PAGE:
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Saturday, 21. April 2007 - 14:27

“Avenger” by William Shatner

Dieser Beitrag ist auch in deutsch verfügbar (empfohlen).

All good things are generally known three. Maybe that's the reason why trilogies are so popular? And maybe that's the reason why these last parts are mostly something special? If that appears to the first Star Trek novel trilogy of William Shatner, too? Let's see.

Photo of the book cover


The Enterprise-E has an unusual mission: She's part of a blockade of ships, that should has to avoid that other ships can leave or get into the sector. Because a Virogen breaked out and it's possible that it's destroying the whole population of the federation. But there's an incident with another federation shop, that was destroying itself and Captain Jean-Luc Picard and his crew hit on multiple puzzles, that must have something to the Virogen. And it shapes up that the virus is part of plan made by a group of terrorists.

In The ashes of Eden James T. Kirk felt in an immortal love with the half-klingon, half-romulan woman called Teilani. She is dying on her homeplanet Chal, because the planet is also infected with the virus. Some days before her death, a strange vulcan healer is bringing some leaves, that can at least pause the sichness. But alone the elusive character and the excluse interest in Teilani let the starfleet officers think, that's something strange going on here and that the this healer is knowing more abour the virus, than he wants to tell...


The last part of the first Shatner trilogy – One is expecting big, bombastic, never seen stuff – and some answers to questions which came up in the first two parts.
And Shatner did his job very well: The story is about nothing less than the doom of the federation. But the danger doesn't come from “usual attackers”, it's comming with a virus, that is not so natural as it looks like.

The book has everything what Star Trek is about and a lot that especially the medium book can do, but the episodes can't: The Borg, some special Borg, Kirk and Picard in one story, a extensive story, love, humour and so on.

In typical Shatner-manner he nicely takes together a lot good properties and characters from TOS and TNG. There are also some new characters, that fit good into the story and whose partly existent connection to the past of Kirk and co were also good ideas.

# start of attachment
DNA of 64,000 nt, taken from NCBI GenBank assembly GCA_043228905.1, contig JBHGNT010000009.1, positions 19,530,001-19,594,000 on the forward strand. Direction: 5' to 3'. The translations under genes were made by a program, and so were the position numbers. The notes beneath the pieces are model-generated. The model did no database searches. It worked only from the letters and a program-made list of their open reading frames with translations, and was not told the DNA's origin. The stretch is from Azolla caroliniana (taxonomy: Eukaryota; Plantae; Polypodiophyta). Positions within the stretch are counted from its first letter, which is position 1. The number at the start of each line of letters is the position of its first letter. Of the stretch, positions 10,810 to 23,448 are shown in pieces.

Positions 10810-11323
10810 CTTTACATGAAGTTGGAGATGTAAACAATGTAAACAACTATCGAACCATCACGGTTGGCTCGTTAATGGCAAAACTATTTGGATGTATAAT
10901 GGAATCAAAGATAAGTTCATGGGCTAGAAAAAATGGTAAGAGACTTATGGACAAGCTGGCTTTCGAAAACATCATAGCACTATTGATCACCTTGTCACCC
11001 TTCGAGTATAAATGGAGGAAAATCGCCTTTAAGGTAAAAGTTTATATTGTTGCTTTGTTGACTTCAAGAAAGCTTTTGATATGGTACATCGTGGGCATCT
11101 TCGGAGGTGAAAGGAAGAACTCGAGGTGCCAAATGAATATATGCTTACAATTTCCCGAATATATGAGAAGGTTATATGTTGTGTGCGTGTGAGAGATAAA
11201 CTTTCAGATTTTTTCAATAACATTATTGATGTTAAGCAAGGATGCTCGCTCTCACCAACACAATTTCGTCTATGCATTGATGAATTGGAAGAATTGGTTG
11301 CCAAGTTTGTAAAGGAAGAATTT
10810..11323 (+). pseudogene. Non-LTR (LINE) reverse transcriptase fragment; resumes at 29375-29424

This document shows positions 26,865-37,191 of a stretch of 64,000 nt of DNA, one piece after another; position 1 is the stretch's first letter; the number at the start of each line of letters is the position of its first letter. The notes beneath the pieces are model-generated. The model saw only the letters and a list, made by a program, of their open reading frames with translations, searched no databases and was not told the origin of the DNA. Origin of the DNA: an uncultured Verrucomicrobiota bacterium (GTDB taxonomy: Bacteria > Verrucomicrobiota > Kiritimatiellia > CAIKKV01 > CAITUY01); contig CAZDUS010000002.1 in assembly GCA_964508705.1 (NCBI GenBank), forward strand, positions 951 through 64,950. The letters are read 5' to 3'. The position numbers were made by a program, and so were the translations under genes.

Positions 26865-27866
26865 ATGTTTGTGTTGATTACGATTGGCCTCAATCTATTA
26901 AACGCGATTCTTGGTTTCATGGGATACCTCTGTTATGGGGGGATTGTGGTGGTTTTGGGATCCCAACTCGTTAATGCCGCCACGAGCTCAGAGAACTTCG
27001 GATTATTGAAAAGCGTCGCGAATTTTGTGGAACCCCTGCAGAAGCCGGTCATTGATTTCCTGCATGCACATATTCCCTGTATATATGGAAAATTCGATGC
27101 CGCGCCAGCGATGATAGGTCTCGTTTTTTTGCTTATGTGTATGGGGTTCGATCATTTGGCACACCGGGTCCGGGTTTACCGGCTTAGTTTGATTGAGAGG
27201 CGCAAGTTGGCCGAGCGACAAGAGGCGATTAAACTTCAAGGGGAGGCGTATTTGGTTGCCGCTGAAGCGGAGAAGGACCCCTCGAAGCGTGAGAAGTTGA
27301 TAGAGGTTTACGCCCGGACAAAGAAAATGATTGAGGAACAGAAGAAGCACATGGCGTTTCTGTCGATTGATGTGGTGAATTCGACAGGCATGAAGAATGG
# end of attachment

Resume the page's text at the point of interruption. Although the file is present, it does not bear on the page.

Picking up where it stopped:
Spock gets a big C-plot, that is offering a lot insigh into the past of him and his parents. At first, this part has no connection to the other strands, but it doesn't feel weird.
You will also get some stories to read about Kirks past: This brings also some nice indirectnesses and interrelated pages of thoughts and events, which appeared in some TOS episodes. Kirk sometimes rethinks his past decisions, which brings a reflective tone into the act.

To the end this thoughts are going to be nearly philosopical, when Kirk is thinking about the actions of his enemies, perhaps he can understand the decisions they made. I have this theory, that Shatner perhaps thought that these lines could have been his last activity as Kirk, because the trilogy was on its end and it was unlikely that he will return into a TV episode of Star Trek. Maybe that part was written in a time, in which he didn't know that the publisher wants him to write more Star Trek Kirk novells. According to this these parts sound very sentimental, but that's only demonstrating the humanity of the captain – I liked that.

There were some few critic points: Some situations are just to simple to solve, even for Kirk.
Of course a prison cell whose occupants have the names Kirk and Spock is not really sure. But the story makes up the jailbreak to easy. After all we're talking about modern vulcan holographic technology, that was invented in the post TNG era. That shouldn't be fakeable so easy.

And the idea, that Spock is accepting his humanity in such an extreme matter and acts not even in a rudimentary vulcan kind, is for me a bit too “unrealistic”. Yes, I think it's possible that Spock is becoming a little more human and more unlogical, when he gets older. But in this book he is almost acting like a human.

And the biggest faux pas: McCoy is on board again. I didn't like that idea in the last book and it wasn't necessary in this one, too, and it's already a bit absurd: To genius federation doctors are thinking that they need some weeks for a certain experiment and abruptly McCoy is coming through the door and the result of the experiment is available within hours. That's why I'm saying: Let McCoy finally die. I really like the character, but the whole thing is to attached and I always had the impression that Shatner does this for only reason: To have the old trio together, agian.


The last part of the trilogy features on 424 pages (german version of the book) not only a good story and a dignified ending but also it's a book that calls itself a Star Trek book rightly: It's not only entertainment, it has some parts that make you reflective. After the end of the book I was thinking some time about the last pages, in which some very actual topics like terrorism and the question “Are some opinions for that others are even dying really wrong or right?” are discussed.

That's why the book is getting 3.5 of 5 points.

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